The Lost Fridge

Monday evening, when I got home, our fridge was… gone.  Departed, vamoosed, disappeared, even.  (Is that ok to say?)  All that was left was a big empty, dusty space in the kitchen.  I’ve got a picture of the space, but, really, it’s just a picture of a big, empty, dusty space, next to a crusty <shudder> set of drawers and our microonda.

To be fair, I knew we were going to lose the fridge.  I found out on Sunday just after I had brought some groceries home — D’oh!  Turns out the fridge was a “loaner” (note: it was also a “loner,” but that’s a story for another time) and the owner wanted it back.  I guess that, in México, refrigerators are considered to be a movable commodity.  The result is that we are now refrigeratorless… at least until the next fridge decides to move in.

Surprisingly, living without a fridge hasn’t been nearly as hard as I thought it would be.  We have more space in the kitchen and we’re probably saving a ton on electricity.  Plus, with a handful of little grocery stores around the corner, I’ve been buying things in small batches and only making enough for one day.  (After the week of gluttonistic self-destruction for Thanksgiving, I’m on a “lots-of-soup” diet.)  Any vegetable that isn’t used just goes into the cabinet with the avena, higos secos, and other dry goods.  Though, I am missing having yogurt in the mornings, the only real inconvenience is that none of the beer is cold.  

Hmmmm, on second thought, this whole no-cold-beer thing is unacceptable!!!


México, D.F.

Curiosity killed… your liver?

Oh, my!  

Well… sometimes accidents happen.  Speaking hypothetically, of course, what would you do if you were to have, say, 4lbs of mushrooms?  Not the regular ‘ole gringo-white button mushrooms, or something tasty and manageable like portabellas, but 4lbs or random, woody, funky-looking fungi?

One of the hazards of living in another culture and in another language is that misunderstandings happen.  Yesterday, I happened to have one of those “misunderstandings” while shopping for groceries.  I had taken the morning off and gone to La Merced, a massive maze of intertwined warehouses covering many square blocks and forming the largest market in the city.  The market, itself, is the collection of (what may be) thousands of separate vendors, selling everything you can imagine…. from tortillas, to plastic coat hangers, to herbal medicines, to dried chilis, to, well…. fungi.

I had gone to the market to purchase a few random necessities, mostly dry goods (such as a pound of oregano!), but a particular produce vendor caught my eye.  In his small little corner, laid out in a long row of assorted baskets, were a cornucopia of bizarre, foreign, and intriguing mushrooms.  I must admit, I was too curious to not inquire… but similarly I wondered how safe it might be to sample random mushrooms from a stall not too far from a vendor who offered candles designed to “matar a sus enemigos.”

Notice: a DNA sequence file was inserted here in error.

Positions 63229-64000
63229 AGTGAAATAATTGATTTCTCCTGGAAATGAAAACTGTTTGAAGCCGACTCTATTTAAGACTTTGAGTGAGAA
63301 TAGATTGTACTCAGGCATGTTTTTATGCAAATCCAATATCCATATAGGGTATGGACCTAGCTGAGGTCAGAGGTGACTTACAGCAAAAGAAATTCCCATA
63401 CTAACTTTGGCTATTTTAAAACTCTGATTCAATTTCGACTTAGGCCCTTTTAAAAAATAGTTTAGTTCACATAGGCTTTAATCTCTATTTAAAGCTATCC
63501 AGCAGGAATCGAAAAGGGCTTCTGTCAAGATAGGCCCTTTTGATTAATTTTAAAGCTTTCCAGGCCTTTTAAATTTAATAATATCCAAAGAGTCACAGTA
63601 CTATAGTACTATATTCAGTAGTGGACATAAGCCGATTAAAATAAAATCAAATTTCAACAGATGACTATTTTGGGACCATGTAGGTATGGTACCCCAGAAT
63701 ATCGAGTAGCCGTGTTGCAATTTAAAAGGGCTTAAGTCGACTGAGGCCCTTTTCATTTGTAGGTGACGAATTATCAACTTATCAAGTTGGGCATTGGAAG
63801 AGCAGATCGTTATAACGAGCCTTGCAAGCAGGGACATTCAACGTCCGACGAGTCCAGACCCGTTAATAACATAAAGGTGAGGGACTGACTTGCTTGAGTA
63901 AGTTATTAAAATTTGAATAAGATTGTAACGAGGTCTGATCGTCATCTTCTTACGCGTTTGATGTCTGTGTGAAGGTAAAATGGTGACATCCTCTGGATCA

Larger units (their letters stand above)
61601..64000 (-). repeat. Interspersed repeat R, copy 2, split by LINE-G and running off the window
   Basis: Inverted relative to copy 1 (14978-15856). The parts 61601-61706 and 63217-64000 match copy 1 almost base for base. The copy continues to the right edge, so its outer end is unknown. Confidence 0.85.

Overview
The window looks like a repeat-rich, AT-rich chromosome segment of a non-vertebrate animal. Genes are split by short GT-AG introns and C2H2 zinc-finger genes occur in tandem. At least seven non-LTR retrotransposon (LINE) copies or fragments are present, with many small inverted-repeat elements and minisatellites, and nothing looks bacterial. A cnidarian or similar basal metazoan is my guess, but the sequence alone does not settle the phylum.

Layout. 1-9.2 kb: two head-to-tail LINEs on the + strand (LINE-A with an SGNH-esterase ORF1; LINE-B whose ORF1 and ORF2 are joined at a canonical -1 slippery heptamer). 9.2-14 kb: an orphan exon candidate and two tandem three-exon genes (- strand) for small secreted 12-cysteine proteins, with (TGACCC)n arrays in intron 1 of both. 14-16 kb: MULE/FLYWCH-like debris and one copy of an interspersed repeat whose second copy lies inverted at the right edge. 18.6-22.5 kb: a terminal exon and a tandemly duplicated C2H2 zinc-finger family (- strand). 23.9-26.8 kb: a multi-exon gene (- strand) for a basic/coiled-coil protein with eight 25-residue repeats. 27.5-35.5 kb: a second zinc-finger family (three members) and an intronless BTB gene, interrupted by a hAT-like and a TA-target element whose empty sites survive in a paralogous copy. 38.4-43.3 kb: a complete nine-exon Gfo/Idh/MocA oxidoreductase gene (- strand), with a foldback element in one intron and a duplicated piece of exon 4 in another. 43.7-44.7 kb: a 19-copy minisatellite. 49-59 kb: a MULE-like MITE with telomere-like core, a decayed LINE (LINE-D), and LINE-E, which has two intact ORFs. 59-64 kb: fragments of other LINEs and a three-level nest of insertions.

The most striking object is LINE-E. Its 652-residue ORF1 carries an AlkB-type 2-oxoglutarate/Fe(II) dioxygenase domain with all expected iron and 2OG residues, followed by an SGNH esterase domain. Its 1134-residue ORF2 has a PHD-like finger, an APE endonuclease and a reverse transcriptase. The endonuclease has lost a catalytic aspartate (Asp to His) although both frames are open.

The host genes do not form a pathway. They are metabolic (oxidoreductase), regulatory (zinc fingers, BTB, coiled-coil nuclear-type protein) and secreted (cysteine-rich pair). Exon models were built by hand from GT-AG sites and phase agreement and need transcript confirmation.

So… as any keen mushroomologist would do, I asked the vendor, a middle-aged gentleman, for his opinion about a particularly stemmy-looking blob and something that might have been a morel.  His responses, “con pollo” and “para la sopa” were enough to convince me that these might be worth experimenting with in the kitchen.  So, I asked him for 10 pesos of each one (“diez pesos de cada uno”) and, like the distractable gringo that I am, promptly had my attention hijacked by a quesadilla vendor around the corner.  (What?!?  I was hungry!)  

When I turned back to my impending purchase, I saw a massive mound comprised of each of the mushrooms from the many baskets, heaped together on his antique scale.  Not just two, mind you, but at least seven or eight of the varieties!  And the vendor, of course, was reaching for the rest.  Having realized my two errors (both communicative, and then not paying attention), I quickly told him no more….  But looking at the towering stack, I realized it might be a little too late to send those that had already been commingled, back.  They were, after all, mixed together in a massive pile of mushroomness.  I was also, I admit, a little too embarrassed to ask!

So that’s how I happened to acquire a pile of strange mushrooms.  So what would you do?  I ended up making a large batch of soup.  It actually turned out alright… though I had to pick out the stems, and pieces of bark, small insects, an earthworm(!), pine needles…. but it definitely needs a little work.

Of course, after partially enjoying the fruits of my error, I’m now struck with the thought that, if the vendor “misunderstood” my order (either intentionally or not), who is to say that I might also be shopping for a new liver in the near future (a thought I am quickly trying to put out of mind!)?  Well, if I do survive long enough to post again, then perhaps I’ll also try working on another batch of soup.  And perhaps the recipe for the second batch will be good enough to share online.


México, D.F.